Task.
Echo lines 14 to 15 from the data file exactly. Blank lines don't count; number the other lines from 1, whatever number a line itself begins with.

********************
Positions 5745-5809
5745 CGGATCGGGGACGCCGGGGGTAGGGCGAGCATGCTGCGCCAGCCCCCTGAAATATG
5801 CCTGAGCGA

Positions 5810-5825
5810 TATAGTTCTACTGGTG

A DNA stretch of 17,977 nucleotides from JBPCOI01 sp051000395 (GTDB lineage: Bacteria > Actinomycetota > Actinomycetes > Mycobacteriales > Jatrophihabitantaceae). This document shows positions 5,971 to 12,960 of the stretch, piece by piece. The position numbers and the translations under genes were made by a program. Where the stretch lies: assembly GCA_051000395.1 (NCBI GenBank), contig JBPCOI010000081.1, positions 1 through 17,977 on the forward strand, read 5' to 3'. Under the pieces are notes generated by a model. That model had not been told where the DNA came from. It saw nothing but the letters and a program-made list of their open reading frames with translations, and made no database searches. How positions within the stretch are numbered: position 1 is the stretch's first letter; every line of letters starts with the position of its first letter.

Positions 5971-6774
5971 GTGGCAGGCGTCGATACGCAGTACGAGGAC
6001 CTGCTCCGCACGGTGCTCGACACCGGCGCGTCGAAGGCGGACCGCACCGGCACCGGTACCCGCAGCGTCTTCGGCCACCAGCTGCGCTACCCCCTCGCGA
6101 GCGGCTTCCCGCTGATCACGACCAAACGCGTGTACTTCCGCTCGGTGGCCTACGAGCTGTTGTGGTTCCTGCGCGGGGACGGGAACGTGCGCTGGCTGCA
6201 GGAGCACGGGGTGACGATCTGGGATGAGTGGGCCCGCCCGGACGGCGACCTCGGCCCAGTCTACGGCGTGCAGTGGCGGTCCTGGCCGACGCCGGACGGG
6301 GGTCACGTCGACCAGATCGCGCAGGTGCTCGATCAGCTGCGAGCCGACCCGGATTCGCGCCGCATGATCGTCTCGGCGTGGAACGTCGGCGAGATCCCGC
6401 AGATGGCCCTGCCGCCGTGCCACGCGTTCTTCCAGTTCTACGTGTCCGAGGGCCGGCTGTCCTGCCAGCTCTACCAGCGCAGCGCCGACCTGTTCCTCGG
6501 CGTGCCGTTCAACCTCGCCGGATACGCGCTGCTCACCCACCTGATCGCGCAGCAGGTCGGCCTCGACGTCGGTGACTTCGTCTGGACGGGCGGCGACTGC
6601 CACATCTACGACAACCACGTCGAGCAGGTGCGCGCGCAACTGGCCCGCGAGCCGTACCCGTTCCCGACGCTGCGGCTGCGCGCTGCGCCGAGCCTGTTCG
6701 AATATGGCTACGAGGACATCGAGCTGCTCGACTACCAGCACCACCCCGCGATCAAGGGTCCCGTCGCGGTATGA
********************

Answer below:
6501 CGTGCCGTTCAACCTCGCCGGATACGCGCTGCTCACCCACCTGATCGCGCAGCAGGTCGGCCTCGACGTCGGTGACTTCGTCTGGACGGGCGGCGACTGC
6601 CACATCTACGACAACCACGTCGAGCAGGTGCGCGCGCAACTGGCCCGCGAGCCGTACCCGTTCCCGACGCTGCGGCTGCGCGCTGCGCCGAGCCTGTTCG